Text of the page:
5 Ways to Become a Better Presentation Designer
What’s that you say? “Why do I need to become a better presentation designer, I am already a subject matter expert.” The answer is simple, you might be the world’s leading expert in your field but if your presentation is boring, nobody will listen to you, remember you, or act on your ideas. Fortunately, there is a cure for “Death by PowerPoint”, a term that has come to refer to the effects of sitting through a long and boring presentation. Here are five things you can do to start impressing audiences, get them to take action, and leave an unforgettable impression.
1. Read Graphic Design Books
Yes, I know you are not a graphic designer and that you may not particularly want to become one (or maybe you are a graphic designer!). However, if you learn even the basic precepts of graphic design, you will start to think differently about how you put together your visuals. Most people open PowerPoint and begin writing. They treat PowerPoint or Keynote like a word processing application. Instead, learn to start the process with a sketchbook and sticky notes. Sketch out ways to tell the story visually. Think about creating cinematic scenes. Design books or other graphic design learning resources will teach you about composition, type, color, shape and so much more.
2. Start an Inspiration Folder
One day I had to use the computer of the Art Director at the Interactive Agency where I worked. I saw a folder on his desktop labeled “Designs I Like”. The Art Director was very talented, so I couldn’t help but take a peek at the folder to see the type of work on which he put his seal of approval. I was amazed. The folder was full of screen shots and images of all kinds of design. I soon realized that one of the big reasons our Art Director produced such amazing work was that he was inspired by amazing work. Whenever he would get stuck on a project, he would start rummaging around in his “Inspiration” folder.
Keep a folder on your desktop of images and screen grabs of work, especially presentations, that resonate with you. It is even more useful if you can create some sub-folder to categorize the work by type, style, color, etc. I often enjoy trying to recreate great slide designs that I see online. I have one or two PowerPoint files full of recreated work that I can draw on, replacing some elements to suit my needs.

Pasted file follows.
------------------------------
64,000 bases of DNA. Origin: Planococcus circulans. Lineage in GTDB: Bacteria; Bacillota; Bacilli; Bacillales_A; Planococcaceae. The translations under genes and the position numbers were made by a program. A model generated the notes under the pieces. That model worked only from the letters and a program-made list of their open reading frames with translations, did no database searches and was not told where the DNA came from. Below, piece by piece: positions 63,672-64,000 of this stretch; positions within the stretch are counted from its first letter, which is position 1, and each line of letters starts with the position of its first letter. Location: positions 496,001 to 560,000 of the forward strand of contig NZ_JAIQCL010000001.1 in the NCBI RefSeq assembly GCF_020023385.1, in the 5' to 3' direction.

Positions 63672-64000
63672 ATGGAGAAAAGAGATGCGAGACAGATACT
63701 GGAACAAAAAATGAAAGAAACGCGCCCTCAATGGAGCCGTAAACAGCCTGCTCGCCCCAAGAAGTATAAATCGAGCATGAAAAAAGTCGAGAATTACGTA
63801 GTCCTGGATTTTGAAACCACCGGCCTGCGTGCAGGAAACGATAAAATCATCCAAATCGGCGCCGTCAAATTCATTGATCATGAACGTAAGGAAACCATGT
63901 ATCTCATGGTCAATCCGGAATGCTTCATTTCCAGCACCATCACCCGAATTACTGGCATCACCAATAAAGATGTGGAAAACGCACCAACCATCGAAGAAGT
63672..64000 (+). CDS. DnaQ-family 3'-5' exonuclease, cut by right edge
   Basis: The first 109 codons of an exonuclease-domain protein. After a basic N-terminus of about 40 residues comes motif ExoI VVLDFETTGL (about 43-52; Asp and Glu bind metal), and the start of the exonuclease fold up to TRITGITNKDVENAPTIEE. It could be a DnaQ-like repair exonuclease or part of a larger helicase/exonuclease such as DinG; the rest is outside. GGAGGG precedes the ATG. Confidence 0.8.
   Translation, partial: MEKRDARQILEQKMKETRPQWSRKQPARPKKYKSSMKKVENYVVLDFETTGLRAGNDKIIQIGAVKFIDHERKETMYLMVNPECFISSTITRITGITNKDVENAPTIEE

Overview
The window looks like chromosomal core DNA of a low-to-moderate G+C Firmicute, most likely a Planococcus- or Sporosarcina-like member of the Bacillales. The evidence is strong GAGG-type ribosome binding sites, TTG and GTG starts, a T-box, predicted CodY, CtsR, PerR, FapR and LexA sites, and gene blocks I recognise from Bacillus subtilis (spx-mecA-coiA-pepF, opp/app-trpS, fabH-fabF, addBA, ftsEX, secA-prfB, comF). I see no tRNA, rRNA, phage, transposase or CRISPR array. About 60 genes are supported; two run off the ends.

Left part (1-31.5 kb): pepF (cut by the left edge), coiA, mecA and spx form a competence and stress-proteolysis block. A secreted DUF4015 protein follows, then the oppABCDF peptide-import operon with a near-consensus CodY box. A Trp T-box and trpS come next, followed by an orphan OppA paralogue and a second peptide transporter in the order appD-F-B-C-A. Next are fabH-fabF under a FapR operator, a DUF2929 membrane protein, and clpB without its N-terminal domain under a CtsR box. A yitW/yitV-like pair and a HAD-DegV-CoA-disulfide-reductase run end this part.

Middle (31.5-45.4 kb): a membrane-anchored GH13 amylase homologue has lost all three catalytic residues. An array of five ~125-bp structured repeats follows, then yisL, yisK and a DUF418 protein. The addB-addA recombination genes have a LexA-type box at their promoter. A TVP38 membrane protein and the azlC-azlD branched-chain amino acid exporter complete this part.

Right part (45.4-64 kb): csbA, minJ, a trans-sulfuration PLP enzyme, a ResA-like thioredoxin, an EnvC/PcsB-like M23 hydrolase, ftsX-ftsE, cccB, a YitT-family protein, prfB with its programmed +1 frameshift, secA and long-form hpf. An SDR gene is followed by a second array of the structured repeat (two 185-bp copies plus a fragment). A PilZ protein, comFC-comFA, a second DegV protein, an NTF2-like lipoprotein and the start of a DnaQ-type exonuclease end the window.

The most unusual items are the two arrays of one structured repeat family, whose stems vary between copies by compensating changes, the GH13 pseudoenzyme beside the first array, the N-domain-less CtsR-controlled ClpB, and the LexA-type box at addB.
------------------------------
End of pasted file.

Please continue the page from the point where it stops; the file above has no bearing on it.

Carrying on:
3. Stop Using Templates
I rarely use slide templates. I have found that KeynotePro.com makes amazing Keynote templates and I have purchased a few over the years. However, I always modify them, because no stock template can fit your unique message and style. More often than not, I start with blank white slides. This method, combined with my first and second suggestions means the end of slide design cliches. Don’t try to fit your content and ideas into a predetermined box. One of the major criticisms of PowerPoint is that most built-in template text boxes give the user the ability to put in ten levels of text hierarchy. That is crazy.
4. Read Books About Making Movies
Sorry, you have to read some more. Cinematography has a lot in common with…Slideology (The art of making slides, coined by Nancy Duarte). I have been thinking a lot about how presentation design and creation are related to the art of film making. In particular, the cinematographer has a lot to do with the look and feel of a movie and how the visuals advance the story. Try reading The Visual Story by Bruce Block.
5. Learn To Use Adobe Photoshop (or some other high quality image editor)
Believe it or not, the graphic design tools in PowerPoint and especially in Keynote are very powerful and can create amazing results. That being said, Photoshop can produce effects and techniques that can’t be accomplished in PowerPoint. Many, if not all, professionally designed presentations are done in Photoshop. Then, the slide images and objects are pasted into PowerPoint so that animations and slide transitions can be applied. Don’t be daunted. Photoshop is indeed a complex application to use but some amazing effects can be produced with a just a few clicks. I have been learning about the Adobe Creative Suite from www.Lynda.com, an amazing site full of tutorials for all kinds of software. You can also start learning the basics with this set of resources from Life Hacker.
What has helped you become a better designer? Let us know in the comments.